Muammar Gaddafi launched an offensive to retake territory in Libya's east on Wednesday, sparking a rebel warning that foreign armed forces might be needed to "put the nail in his coffin" and end his long rule.
The veteran ruler twinned the attack with a populist propaganda broadside against the rebels at a televised meeting, playing to nationalist opinion by saying a lot of blood would be shed if foreign powers intervened in the country's crisis.
Government troops briefly captured Marsa El Brega, an oil export terminal, before being driven back by rebels who have controlled the town 800 km (500 miles) east of the capital Tripoli for about a week, rebel officers said.
Their account was contradicted by Libyan state TV, which said Gaddafi's forces held the airport and seaport.
The veteran leader told the televised gathering the world did not understand that he had given power to the people long ago.
"We put our fingers in the eyes of those who doubt that Libya is ruled by anyone other than its people," he said at a Tripoli gathering broadcast live on Libyan television, referring to his system of "direct democracy" launched at a meeting attended by visiting Cuban leader Fidel Castro in 1977. Referring to an unprecedented two-week-old popular uprising against his rule, Gaddafi also called for the United Nations and NATO to probe the facts about what had happened in Libya, and said he saw a conspiracy to colonize Libya and seize its oil.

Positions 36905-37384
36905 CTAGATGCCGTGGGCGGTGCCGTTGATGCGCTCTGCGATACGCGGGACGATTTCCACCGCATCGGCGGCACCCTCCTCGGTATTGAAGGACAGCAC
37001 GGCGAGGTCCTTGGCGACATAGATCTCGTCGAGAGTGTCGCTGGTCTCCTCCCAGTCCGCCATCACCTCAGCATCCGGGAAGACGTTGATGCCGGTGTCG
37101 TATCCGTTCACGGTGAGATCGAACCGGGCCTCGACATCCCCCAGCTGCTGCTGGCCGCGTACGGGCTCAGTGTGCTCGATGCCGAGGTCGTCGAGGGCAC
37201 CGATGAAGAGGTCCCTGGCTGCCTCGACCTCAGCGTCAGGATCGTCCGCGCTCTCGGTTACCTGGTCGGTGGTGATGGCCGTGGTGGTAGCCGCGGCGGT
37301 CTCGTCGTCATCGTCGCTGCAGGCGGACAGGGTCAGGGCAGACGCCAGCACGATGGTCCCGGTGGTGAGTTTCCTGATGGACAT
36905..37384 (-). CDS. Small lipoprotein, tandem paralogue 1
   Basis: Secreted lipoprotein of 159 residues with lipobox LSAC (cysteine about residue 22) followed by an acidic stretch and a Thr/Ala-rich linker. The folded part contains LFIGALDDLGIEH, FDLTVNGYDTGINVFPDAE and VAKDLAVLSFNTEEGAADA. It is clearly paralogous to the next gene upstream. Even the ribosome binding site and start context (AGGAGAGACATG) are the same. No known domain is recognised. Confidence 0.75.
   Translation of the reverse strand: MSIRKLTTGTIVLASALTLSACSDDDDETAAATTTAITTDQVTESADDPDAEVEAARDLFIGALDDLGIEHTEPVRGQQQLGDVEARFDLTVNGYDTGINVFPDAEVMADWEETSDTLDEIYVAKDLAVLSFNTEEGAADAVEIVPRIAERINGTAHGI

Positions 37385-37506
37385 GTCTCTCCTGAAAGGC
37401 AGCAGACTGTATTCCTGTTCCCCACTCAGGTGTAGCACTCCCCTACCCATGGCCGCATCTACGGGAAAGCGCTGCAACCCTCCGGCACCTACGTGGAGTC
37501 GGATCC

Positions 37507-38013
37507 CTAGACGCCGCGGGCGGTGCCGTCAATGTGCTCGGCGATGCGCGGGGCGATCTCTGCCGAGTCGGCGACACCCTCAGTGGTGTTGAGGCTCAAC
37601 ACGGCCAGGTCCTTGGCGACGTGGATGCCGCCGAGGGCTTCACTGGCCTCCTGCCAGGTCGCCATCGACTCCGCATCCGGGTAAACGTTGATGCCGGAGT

The assault appeared to be the most significant military operation by Gaddafi since the uprising erupted in mid-February and set off a confrontation that Washington says could descend into a long civil war unless the veteran strongman steps down.
But analysts cautioned against drawing firm conclusions from fast moving events in a situation of erratic communications.
"The attack reinforces the idea that the government is capable of projecting power far into the east," said Shashank Joshi, an analyst at Britain's Royal United Services Institute.
"But we should keep in mind that both the government and the rebels are trying to spin an image of momentum.
"Bear in mind that in the area around Tripoli, where the government has more forces to draw on, we see government offensives still being blunted quite easily."
The rebels said they would probably seek foreign military help, a sensitive topic for Western countries uncomfortably aware that Iraq suffered years of bloodletting and al Qaeda violence after a 2003 U.S.-led invasion toppled Saddam Hussein.
"We are probably going to call for foreign help, probably air strikes at strategic locations that will put the nail in his (Gaddafi's) coffin," Mustafa Gheriani, a spokesman for the rebel February 17th Coalition, told Reuters.
"They tried to take Brega this morning, but they failed. It is back in the hands of the revolutionaries. He (Gaddafi) is trying to create all kinds of psychological warfare to keep these cities on edge," he said.
There are fears that the uprising, the bloodiest yet against long-serving rulers in the Middle East, is causing a major humanitarian crisis, especially on the Tunisian border where thousands of foreign workers are trying to flee to safety.